The past 10 years have been pretty rough on investors. Before the subprime meltdown and the pursuant financial apocalypse, we had the frenzied dot-com bust of the early 2000s. In fact, if you had placed your extra cash in a trusted index fund a decade ago, you'd most likely have lost money -- the S&P 500 has averaged a dreadful -0.5% since then.
And yet we were told over and over again that we'd be better off placing the bulk of our money in stocks. Jeremy Siegel, Wharton Professor and academic superstar, asserted in his 1994 book Stocks for the Long Run that over the last 200 years, stocks have reigned supreme.
So what the heck happened?
You want answers?
In his book, Siegel used data from 1802-2001 to demonstrate that stocks have outperformed bonds in every 30-year period except for one. He also argues that, over time, the after-inflation return of common stocks will outperform fixed income assets while simultaneously reducing the risk of your portfolio.
Nevertheless, the past 10 years will most likely prove to be the first negative-return decade for stocks since the 1930s. That's some pretty solid evidence that, depending on your definition of long term, stocks haven't performed so well -- even for buy-and-hold investors.
In the worst 18 months of the tech bust, over $5 trillion of value was wiped out of the markets. Oracle (Nasdaq: ORCL ) and Cisco Systems (Nasdaq: CSCO ) , for example, still haven't returned to their previous highs. During the most recent recession, investors panicked as the S&P plunged by 57% in about a year and half.
Does this mean Siegel was wrong?
I want the truth!
Siegel points out that many investors took his philosophy and ran blindly into the bull market of the 1990s without regard for price. If you bought shares of Yahoo! (Nasdaq: YHOO ) when it was trading for $475 a share ($118.75 adjusted for splits), you probably weren't thinking much about value. Similarly, if you were scooping up companies like Bank of America or AIG at the height of 2007, you may not have been properly balancing risk versus reward.
In other words, investors have simply been paying too much for too little -- over and over and over. While Siegel's research suggests stocks as a whole will go up over the long term, it says little to nothing about individual companies -- especially if investors buy them at the height of a bubble.
Siegel has recently pointed out that despite the Great Depression, despite stagflation, despite the tech bust, and despite the credit crisis, the only 30-year period in which stocks did not outperform bonds was from 1831-1861. In addition, unlike bonds, stocks have never suffered negative after-inflation returns for any 20-year period or longer.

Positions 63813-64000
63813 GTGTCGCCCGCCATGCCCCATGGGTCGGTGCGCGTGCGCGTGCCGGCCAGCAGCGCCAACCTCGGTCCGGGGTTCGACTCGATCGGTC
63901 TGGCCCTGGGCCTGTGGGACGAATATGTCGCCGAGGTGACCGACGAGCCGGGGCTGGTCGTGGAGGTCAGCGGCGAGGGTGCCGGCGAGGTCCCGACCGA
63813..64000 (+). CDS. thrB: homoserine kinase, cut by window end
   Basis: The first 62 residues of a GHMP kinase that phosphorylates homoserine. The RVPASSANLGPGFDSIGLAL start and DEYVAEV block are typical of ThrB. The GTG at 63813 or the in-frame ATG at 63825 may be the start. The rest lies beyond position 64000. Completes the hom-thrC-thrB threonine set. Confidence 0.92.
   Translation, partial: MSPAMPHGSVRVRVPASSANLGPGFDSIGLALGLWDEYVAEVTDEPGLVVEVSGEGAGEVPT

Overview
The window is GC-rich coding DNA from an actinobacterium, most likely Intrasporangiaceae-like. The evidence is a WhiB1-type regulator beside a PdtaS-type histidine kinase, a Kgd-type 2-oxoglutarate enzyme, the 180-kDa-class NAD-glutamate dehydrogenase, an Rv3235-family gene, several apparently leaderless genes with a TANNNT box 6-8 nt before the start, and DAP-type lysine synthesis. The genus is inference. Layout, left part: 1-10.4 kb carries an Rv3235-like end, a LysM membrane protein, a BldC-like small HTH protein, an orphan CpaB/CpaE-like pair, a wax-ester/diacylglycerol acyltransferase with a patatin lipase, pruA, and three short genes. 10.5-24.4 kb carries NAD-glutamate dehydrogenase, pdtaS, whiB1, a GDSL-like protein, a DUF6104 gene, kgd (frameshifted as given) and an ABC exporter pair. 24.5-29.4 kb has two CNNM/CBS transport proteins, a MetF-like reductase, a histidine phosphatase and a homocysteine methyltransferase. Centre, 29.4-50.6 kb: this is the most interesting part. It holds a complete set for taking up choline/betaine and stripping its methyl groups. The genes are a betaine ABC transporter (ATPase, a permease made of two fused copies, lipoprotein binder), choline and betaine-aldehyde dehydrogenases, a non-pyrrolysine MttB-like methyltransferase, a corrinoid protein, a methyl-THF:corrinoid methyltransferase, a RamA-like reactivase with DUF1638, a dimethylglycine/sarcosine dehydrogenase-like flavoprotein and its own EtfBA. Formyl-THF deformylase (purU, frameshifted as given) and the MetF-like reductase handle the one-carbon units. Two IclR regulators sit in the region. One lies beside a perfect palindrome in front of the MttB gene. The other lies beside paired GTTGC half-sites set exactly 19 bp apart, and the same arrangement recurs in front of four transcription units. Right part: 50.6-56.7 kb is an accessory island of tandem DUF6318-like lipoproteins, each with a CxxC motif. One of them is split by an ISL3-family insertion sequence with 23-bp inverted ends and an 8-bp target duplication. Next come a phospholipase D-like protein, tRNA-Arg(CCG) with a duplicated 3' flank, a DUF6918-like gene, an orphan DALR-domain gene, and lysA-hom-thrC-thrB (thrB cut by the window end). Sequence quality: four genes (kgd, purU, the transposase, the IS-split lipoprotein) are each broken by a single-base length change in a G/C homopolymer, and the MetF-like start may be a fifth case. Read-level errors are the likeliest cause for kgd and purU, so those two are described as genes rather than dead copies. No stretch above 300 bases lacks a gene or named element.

I don't know about you, but notwithstanding the pain of the last 10 years, I like the odds of the stock market. Yes, there may be a rare decade where the market gets truly shaken to its core. Yes, we have to remain patient, dedicated, buy-and-hold investors if we want to preserve capital and avoid selling at a loss. But those are attributes we can control, and thus investing for financial success remains completely in our control.
So where do I get in?
There are always new companies worth investing in -- companies with sound business models, stellar balance sheets, and major competitive advantages.
For instance, Costco Wholesale (Nasdaq: COST ) , the no-frills, warehouse retailer, is an excellent example. Its business model is simple -- purchase bulk products, sell at razor-thin margins, and let its customers reap the benefit of inexpensive goods. Costco makes boatloads of cash on its membership fees, and it's managed to increase sales by 8% annually over the last five years. With a clean balance sheet and venerable management, this company is a great pick for the long run.
Or what about SYSCO (NYSE: SYY ) , the largest purveyor of food products in North America? Distributing food to restaurants, hotels, and universities, this company has a near-stranglehold on the industry, boasting 16% market share and sales that double those of its closest competitor. It consistently generates a return on equity north of 30%, and it pays a hefty 3.6% dividend. Pretty impressive, right?
The trick, as always, is to buy great companies at the right price. For every company, like Oracle, that gets ahead of itself and never catches up, there are companies like Dell (NYSE: DELL ) or Microsoft (Nasdaq: MSFT ) that have outperformed the market despite crashes, burst bubbles, and cranky economic cycles.
If you'd like to see what other companies we think are poised to outperform, check out our Motley Fool Stock Advisor investing service. David and Tom Gardner, co-founders of the Motley Fool, send you two fully vetted stock ideas each month, and, since 2002, their picks have outperformed the S&P 500 by 49 percentage points. They can't guarantee every stock pick will be a massive hit, but they can help you choose stocks for the long run. We're currently offering a free, 30-day trial -- click here for more information.
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Fool contributor Jordan DiPietro doesn't have a position in any of the stocks above. Costco, Microsoft, and SYSCO are Motley Fool Inside Value picks. Costco is a Stock Advisor recommendation. SYSCO is an Income Investor recommendation. Motley Fool Options has recommended a diagonal call position on Microsoft. The Fool owns shares of Costco Wholesale, Oracle, and SYSCO. The Fool has a disclosure policy.